Company Culture: Propelling Atlanta Start-ups to SuccessBack to home
Atlanta start-ups have been on a tear lately. Calendly raised $350 million at a $3 billion valuation, Rigor was acquired by Splunk, SalesLoft was valued at over $1 billion, and CallRail raised $56 million . . . all in the last few months. I spoke with a fellow investor about these wins. The founders’ styles and the companies’ circumstances are different, but we agreed there’s one thing they have in common that contributed heavily to their success: culture.
Each of these founders focused on culture early. They were intentional about the environment they wanted for their team. They took the time to think deeply about their core values, mission, etc. And they took it even further, making sure the decisions they made as they grew the company (including hiring) aligned with their values and mission. The results speak for themselves.
Some founders pay no attention to company culture. Big mistake. I’ve noticed two things that happen when they don’t:
- By any means necessary – Without clear values, sometimes people take the gray route in tough situations. Individual decisions may not be shady or bad, but over time they compound. People stray further and further from operating in an ethical way. One day you wake up and you have a company that achieves its goals by any means necessary. It’s Game of Thrones inside the company.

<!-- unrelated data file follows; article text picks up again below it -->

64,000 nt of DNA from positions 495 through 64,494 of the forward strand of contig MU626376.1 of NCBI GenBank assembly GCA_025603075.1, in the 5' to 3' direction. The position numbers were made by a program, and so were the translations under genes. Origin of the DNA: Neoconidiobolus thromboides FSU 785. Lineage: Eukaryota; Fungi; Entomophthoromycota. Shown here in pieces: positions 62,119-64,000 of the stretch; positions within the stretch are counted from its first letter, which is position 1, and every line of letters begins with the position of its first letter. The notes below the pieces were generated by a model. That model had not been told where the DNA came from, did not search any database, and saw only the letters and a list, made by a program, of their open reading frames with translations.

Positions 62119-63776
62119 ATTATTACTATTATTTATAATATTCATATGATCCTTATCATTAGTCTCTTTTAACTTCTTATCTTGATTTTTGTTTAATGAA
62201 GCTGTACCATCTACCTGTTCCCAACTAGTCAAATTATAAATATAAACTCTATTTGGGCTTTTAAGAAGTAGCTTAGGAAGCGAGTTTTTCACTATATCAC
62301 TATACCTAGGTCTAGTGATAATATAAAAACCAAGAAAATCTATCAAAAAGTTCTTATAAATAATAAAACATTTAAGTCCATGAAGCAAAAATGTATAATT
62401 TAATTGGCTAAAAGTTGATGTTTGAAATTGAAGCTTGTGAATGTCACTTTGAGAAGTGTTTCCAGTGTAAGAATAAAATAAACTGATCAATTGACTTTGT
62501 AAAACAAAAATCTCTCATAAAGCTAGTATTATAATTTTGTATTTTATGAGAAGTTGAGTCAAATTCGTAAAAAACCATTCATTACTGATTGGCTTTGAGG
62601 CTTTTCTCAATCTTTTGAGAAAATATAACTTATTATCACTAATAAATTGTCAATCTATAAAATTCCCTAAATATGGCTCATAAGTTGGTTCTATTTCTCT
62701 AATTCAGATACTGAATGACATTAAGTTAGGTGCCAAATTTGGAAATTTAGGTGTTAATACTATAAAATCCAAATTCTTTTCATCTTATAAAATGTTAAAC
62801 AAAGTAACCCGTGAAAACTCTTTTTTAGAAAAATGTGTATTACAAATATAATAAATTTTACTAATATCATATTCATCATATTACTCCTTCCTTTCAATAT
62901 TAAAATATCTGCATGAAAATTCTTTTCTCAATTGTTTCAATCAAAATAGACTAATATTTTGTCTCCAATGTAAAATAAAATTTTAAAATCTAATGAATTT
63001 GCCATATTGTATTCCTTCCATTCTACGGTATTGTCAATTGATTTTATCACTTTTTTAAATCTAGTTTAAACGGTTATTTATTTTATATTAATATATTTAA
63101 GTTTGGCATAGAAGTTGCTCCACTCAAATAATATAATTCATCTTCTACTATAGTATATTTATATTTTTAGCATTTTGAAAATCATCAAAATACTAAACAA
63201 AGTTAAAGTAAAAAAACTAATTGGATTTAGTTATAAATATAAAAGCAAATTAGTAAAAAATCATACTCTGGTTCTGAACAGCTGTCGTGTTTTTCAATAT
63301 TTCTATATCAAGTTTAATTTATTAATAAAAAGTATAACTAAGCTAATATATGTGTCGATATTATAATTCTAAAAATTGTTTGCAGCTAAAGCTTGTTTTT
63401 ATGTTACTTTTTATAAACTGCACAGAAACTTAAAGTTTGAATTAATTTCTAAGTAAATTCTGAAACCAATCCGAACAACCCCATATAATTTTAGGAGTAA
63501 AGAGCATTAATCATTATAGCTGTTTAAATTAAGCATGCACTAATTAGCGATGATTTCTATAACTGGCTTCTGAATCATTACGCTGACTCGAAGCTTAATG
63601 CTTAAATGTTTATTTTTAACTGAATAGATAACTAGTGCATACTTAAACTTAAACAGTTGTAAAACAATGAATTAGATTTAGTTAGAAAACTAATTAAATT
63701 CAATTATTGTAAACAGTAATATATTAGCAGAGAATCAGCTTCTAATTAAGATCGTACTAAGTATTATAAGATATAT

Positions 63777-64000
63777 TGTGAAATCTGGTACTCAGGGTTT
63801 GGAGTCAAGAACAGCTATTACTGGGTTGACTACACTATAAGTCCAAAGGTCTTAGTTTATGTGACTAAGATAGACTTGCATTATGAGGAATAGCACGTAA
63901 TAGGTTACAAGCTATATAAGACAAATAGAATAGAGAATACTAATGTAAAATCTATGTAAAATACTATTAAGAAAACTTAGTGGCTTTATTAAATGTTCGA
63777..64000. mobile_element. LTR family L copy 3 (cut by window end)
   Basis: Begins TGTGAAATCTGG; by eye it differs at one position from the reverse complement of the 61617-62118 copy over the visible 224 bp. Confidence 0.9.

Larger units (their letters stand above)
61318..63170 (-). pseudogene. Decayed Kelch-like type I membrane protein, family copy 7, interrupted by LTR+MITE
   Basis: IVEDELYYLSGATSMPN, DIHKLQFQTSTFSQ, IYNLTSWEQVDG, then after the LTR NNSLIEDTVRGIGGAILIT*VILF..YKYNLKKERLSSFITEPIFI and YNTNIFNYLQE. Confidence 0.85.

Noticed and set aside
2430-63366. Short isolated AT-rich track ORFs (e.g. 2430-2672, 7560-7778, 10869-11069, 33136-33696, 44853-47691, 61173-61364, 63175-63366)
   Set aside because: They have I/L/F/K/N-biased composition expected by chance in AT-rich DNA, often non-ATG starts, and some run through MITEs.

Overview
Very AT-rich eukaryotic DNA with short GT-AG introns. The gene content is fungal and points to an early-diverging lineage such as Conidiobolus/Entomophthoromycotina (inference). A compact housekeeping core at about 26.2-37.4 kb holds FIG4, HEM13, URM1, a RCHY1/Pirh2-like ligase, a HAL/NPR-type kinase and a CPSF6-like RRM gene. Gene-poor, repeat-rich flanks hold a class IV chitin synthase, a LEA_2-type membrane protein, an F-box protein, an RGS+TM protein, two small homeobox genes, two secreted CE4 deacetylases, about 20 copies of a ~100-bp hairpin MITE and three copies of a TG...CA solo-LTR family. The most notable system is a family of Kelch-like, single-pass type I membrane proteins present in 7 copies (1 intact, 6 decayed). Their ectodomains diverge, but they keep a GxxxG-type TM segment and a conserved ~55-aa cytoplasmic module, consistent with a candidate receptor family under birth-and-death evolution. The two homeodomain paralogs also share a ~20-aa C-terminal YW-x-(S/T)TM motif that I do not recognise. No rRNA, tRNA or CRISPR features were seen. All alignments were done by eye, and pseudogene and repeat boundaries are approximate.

- Unmotivated team – Why you want to do something is usually clear to the founding team (or it should be). But as the team grows, everyone won’t understand the why if communicating it isn’t a priority. When people don’t understand why they’re doing something, they don’t work as hard. You can’t blame them. It makes sense. It’s hard to get someone to run through a wall if they don’t see any purpose or benefit to it. Next thing you know, you have an unmotivated team giving 50%.
Not making company culture a high priority produces lots of other perils. These are just two that I’m familiar with because of my own shortcomings as a founder. Take it from me, you don’t want to experience either of them. Once they set in, it’s hard to reverse them.